Obtaining water has always been of primary importance for animal life.
3000 years ago [700 BC] King Sennacherib, of Assyria, had his slaves and soldiers and workers build the first known stone aqueduct. This conduit allowed water to flow freely over a very gentle slope for roughly 20 miles – from the headwaters of the river Gomel down to his palace in Nineveh, not far from Mosul in Iraq. Apparently, some pieces of this stone channel are still visible.
Today we generally transport water in pipes, but often still use gravity, because it's free, and New York's Catskill Aqueduct is of this type.
A 1000 years before King Sennacherib, i.e., around 2000 BC, qanats were used for transporting water, notably by the Iranians, but also by the Chinese and others. A qanat is a hand-dug tunnel not far below the ground. If one wanted to make a qanat, as a home experiment, adjacent vertical shafts, maybe 20 or 30 feet apart, would be dug, and at a certain not very deep depth – maybe 8 feet – these shafts would be joined, by trial and error, horizontally, thus forming an underground conduit or pipe. At one end of the shaft would be the source – typically a spring – and the water would flow down the gently sloping tunnel to, maybe, a pond at the far end. People at any of the vertical shafts on the way would be able to lower their leather bags or buckets and take water out. No power would be needed for such gravity flow, of course – except the power of one's muscles to lift the water out! In Iran, some qanats were as long as 30 miles, and there is a famous one (at Gonabad) that has been providing for 40,000 people for the past 2700 years.
We are so used to getting drinking water out of a tap, but where does it come from? Commonly, rainwater percolates down through the ground, and there ultimately comes a depth where the ground may be completely saturated. This is an aquifer, and one may then drill down and use the water from it. (The qanats, of course, never got down to an aquifer, because if so the poor workers gouging out the horizontal part would have drowned.)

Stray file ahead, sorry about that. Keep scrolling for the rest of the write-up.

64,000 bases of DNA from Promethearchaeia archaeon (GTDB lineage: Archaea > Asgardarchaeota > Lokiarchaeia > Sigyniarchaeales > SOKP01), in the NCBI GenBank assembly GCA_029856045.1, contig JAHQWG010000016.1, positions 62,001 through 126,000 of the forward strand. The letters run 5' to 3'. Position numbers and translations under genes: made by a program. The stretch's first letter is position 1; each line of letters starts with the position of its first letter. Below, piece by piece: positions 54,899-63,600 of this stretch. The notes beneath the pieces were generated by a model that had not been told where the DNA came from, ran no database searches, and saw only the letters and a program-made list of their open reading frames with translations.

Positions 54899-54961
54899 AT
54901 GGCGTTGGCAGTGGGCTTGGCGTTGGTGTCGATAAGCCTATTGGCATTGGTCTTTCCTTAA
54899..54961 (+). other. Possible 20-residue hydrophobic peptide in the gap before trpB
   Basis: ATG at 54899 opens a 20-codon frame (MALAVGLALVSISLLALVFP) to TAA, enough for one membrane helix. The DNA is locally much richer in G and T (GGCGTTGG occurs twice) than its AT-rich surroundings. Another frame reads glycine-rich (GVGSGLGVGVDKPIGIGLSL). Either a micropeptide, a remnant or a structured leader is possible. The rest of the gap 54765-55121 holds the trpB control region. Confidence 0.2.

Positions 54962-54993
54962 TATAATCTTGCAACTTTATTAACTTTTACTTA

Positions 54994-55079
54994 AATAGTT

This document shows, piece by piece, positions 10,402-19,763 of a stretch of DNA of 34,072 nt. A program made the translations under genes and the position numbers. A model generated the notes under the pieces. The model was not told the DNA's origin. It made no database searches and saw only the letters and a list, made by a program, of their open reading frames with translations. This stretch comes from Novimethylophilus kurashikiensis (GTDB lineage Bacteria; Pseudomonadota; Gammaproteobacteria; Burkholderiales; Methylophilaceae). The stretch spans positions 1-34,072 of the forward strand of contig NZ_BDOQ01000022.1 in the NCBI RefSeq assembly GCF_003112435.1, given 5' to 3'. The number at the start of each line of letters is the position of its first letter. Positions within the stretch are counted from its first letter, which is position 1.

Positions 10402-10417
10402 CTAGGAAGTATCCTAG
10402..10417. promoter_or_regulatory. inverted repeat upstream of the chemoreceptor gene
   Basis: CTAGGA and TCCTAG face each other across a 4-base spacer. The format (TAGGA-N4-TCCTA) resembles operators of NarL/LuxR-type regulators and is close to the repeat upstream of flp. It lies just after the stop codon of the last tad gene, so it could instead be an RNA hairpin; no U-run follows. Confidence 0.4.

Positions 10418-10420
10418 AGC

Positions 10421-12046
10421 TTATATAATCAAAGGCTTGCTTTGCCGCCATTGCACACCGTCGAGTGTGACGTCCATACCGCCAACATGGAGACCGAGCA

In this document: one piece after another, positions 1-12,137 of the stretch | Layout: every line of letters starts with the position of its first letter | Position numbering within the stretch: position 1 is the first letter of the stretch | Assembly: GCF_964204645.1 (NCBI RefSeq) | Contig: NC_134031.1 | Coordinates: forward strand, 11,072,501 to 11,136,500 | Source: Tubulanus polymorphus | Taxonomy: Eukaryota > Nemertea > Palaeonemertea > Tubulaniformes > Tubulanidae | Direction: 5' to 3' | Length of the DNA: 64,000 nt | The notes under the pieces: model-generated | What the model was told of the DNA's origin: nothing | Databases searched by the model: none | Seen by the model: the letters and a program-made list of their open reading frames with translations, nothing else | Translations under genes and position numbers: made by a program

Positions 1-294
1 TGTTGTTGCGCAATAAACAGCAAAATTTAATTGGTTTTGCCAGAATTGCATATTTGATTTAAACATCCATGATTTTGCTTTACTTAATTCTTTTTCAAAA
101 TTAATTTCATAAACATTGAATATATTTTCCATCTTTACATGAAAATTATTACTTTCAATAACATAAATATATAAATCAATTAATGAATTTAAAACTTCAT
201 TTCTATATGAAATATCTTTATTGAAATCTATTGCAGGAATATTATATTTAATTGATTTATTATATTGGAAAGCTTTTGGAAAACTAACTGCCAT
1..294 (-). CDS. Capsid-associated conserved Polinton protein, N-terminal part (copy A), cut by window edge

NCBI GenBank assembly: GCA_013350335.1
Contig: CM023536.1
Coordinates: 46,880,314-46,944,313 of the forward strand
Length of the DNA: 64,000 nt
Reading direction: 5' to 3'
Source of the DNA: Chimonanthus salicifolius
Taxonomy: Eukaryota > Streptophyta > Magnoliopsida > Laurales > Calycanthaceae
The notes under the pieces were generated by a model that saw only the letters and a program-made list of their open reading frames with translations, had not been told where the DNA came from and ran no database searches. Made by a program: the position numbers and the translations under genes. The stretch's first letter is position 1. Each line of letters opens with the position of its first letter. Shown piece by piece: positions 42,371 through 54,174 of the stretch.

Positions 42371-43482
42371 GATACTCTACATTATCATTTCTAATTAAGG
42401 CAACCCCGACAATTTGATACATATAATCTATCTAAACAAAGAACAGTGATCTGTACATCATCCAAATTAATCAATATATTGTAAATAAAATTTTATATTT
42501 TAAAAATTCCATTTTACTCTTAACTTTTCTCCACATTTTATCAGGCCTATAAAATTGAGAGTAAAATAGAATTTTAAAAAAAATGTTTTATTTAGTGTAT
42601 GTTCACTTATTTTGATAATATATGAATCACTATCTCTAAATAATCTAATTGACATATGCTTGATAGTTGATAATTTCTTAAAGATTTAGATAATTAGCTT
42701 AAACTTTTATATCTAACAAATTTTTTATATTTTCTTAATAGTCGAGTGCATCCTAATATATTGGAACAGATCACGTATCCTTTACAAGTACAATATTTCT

Much of Long Island's water comes from aquifers, but Manhattan's water comes from rain and snow-melt from the Catskill Mountains. It then travels along a gently-sloping concrete 'gutter', completed just 100 years ago. This gutter is an enclosed pipe, over 75 miles long – and is our famous New York City Catskill Aqueduct. (Sennacherib's tunnel of 3000 years ago was similar, but did not go under things in the way that the NYC aqueduct goes under rivers, including the Hudson.) Also, because various towns along the way, such as New Paltz and New Windsor, pay to bleed some water off for themselves, our aqueduct is analogous to the 4000 year old qanats, where the farmers could dip their leather containers down the vertical shafts.
The Romans, of course, were the real experts on transporting water. Many of their glorious structures have stood for over 2000 years, in France and Italy and Spain. The first Roman one was the Aqua Appia, completed around 312 BC. Naturally, they were all gravity fed – there were no energy sources to pressurize and move water, and indeed no strong pipes.
Finally, one should mention fracking. Those gas industry ads coming up on TV today extolling the wonders of low cost gas omit to state that such drilling must sometimes pass through aquifers, and if the ground is subjected to pressurized chemicals, this juxtaposition is hardly commensurate with maintaining clean aquifers. While cheap natural gas may be attractive, there is little doubt in my mind that we should not further contaminate the earth's mantle, and that water, not gas, should be the priority.